Mrwan BenIdris ◽  
Hany Ammar ◽  
Dale Dzielski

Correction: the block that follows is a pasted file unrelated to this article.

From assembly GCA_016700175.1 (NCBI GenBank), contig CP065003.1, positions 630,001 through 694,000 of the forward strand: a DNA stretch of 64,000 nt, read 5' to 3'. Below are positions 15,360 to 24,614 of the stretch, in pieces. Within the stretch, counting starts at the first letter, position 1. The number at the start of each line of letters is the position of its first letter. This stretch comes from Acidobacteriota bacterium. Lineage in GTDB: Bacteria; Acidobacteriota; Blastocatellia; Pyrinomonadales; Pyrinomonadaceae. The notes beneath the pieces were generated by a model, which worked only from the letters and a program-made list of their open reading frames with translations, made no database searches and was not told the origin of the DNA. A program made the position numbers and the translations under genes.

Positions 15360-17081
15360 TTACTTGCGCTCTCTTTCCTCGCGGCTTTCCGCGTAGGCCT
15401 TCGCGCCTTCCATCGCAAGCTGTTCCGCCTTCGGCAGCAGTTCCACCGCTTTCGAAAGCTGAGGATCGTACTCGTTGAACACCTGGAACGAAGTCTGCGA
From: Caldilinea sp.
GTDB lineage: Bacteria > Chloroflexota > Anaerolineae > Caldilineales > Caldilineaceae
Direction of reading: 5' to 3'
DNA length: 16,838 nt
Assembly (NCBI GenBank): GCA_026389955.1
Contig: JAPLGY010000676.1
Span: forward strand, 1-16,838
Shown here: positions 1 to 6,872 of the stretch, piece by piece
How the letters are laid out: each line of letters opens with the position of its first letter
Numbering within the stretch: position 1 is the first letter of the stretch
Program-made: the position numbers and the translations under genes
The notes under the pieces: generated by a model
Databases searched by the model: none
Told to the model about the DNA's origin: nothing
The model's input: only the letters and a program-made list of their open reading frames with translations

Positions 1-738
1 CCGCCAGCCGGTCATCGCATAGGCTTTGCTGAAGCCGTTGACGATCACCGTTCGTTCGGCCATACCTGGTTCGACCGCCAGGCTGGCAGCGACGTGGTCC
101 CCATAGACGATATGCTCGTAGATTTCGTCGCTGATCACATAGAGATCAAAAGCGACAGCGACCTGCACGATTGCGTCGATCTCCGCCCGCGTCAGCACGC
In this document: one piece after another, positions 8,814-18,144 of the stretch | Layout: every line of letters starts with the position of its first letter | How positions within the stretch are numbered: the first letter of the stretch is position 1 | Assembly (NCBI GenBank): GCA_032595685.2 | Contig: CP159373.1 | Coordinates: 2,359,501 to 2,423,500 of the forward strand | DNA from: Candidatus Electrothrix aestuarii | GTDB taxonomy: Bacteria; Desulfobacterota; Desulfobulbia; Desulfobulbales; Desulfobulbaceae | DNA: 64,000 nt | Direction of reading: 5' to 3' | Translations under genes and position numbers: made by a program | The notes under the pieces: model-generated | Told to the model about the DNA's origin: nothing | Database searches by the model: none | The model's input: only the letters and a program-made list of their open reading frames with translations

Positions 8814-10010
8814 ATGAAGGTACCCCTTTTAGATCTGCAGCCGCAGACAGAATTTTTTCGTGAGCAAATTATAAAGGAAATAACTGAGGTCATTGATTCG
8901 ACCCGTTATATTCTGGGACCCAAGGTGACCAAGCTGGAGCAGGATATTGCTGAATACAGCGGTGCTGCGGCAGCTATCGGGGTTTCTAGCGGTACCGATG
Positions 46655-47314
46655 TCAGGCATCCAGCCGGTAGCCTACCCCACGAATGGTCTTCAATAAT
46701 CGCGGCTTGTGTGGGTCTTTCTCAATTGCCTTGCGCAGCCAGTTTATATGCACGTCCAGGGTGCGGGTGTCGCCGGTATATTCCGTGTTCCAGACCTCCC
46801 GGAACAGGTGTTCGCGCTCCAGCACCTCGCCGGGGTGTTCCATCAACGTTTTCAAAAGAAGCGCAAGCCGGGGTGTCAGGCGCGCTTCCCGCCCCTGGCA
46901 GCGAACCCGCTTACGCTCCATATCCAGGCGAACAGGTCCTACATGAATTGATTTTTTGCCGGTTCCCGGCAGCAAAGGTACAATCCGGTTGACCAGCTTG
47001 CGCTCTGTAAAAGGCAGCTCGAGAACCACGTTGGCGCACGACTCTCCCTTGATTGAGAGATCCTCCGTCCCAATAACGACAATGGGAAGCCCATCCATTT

Do developers postpone fixing Technical Debt (TD) in software systems? TD is a metaphor that refers to short-term decisions in software development that may affect the cost of the software development life cycle. The bad smell is an imperfect solution in the software system that negatively impacts the internal software quality and maintainability. In this paper, we will study five open-source software projects (OSSPs) that have several releases and also estimate the numbers of architecture smells (ASs), design smells (DSs), and code smells (CSs) for every release. Designite will be used to detect smells. We describe a case study conducted to explore the following: (1) What is the average smells density for architecture, design, and code smells in an OSSP? (2) Does the density of each smell type increase over multiple releases? (3) What percentage of each smell-type density is eliminated by refactoring? We collected around 2 million LOC from five OSSPs that have multiple releases from the GitHub repository to statistically analyze the software concerning the smells as indicators of TD. We find 36% of Architecture Technical Debt (ATD) is Cyclic Dependency, while 33% of Design Debt (DD) is Cyclically-dependent Modularization. More than 70% of Code Debt (CD) is Magic Number. Even though the developers do refactoring between releases, the TD density in general increases. On average, by refactoring, developers remove around 48%, 16%, and 22% from the introduced ATD, DD, and CD from their next release, respectively.